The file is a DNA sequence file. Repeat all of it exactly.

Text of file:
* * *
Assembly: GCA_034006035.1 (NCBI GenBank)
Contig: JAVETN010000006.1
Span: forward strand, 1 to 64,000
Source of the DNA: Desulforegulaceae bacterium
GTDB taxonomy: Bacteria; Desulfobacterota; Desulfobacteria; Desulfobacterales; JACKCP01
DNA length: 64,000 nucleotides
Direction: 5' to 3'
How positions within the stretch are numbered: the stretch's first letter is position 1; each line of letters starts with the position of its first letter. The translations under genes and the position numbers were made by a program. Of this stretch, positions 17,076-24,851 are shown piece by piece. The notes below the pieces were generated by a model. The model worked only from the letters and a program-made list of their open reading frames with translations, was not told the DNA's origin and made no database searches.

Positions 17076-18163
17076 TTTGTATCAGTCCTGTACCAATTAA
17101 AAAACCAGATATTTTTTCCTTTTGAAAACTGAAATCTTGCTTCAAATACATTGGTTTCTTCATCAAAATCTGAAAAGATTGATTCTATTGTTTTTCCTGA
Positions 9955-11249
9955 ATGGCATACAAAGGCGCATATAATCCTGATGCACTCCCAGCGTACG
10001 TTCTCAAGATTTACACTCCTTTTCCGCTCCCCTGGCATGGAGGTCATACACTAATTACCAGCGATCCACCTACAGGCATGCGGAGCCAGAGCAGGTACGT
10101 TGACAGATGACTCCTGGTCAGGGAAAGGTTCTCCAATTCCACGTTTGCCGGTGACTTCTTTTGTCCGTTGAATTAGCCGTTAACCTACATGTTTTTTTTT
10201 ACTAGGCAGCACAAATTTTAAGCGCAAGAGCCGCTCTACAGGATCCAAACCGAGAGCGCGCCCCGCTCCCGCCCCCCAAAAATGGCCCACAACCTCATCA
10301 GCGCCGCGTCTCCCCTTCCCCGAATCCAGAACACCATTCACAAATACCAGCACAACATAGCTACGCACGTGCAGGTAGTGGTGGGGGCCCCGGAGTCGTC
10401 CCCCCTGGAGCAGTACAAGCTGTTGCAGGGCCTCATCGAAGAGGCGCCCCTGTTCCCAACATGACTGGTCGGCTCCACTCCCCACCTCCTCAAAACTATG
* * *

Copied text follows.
Assembly: GCA_034006035.1 (NCBI GenBank)
Contig: JAVETN010000006.1
Span: forward strand, 1 to 64,000
Source of the DNA: Desulforegulaceae bacterium
GTDB taxonomy: Bacteria; Desulfobacterota; Desulfobacteria; Desulfobacterales; JACKCP01
DNA length: 64,000 nucleotides
Direction: 5' to 3'
How positions within the stretch are numbered: the stretch's first letter is position 1; each line of letters starts with the position of its first letter. The translations under genes and the position numbers were made by a program. Of this stretch, positions 17,076-24,851 are shown piece by piece. The notes below the pieces were generated by a model. The model worked only from the letters and a program-made list of their open reading frames with translations, was not told the DNA's origin and made no database searches.

Positions 17076-18163
17076 TTTGTATCAGTCCTGTACCAATTAA
17101 AAAACCAGATATTTTTTCCTTTTGAAAACTGAAATCTTGCTTCAAATACATTGGTTTCTTCATCAAAATCTGAAAAGATTGATTCTATTGTTTTTCCTGA
Positions 9955-11249
9955 ATGGCATACAAAGGCGCATATAATCCTGATGCACTCCCAGCGTACG
10001 TTCTCAAGATTTACACTCCTTTTCCGCTCCCCTGGCATGGAGGTCATACACTAATTACCAGCGATCCACCTACAGGCATGCGGAGCCAGAGCAGGTACGT
10101 TGACAGATGACTCCTGGTCAGGGAAAGGTTCTCCAATTCCACGTTTGCCGGTGACTTCTTTTGTCCGTTGAATTAGCCGTTAACCTACATGTTTTTTTTT
10201 ACTAGGCAGCACAAATTTTAAGCGCAAGAGCCGCTCTACAGGATCCAAACCGAGAGCGCGCCCCGCTCCCGCCCCCCAAAAATGGCCCACAACCTCATCA
10301 GCGCCGCGTCTCCCCTTCCCCGAATCCAGAACACCATTCACAAATACCAGCACAACATAGCTACGCACGTGCAGGTAGTGGTGGGGGCCCCGGAGTCGTC
10401 CCCCCTGGAGCAGTACAAGCTGTTGCAGGGCCTCATCGAAGAGGCGCCCCTGTTCCCAACATGACTGGTCGGCTCCACTCCCCACCTCCTCAAAACTATG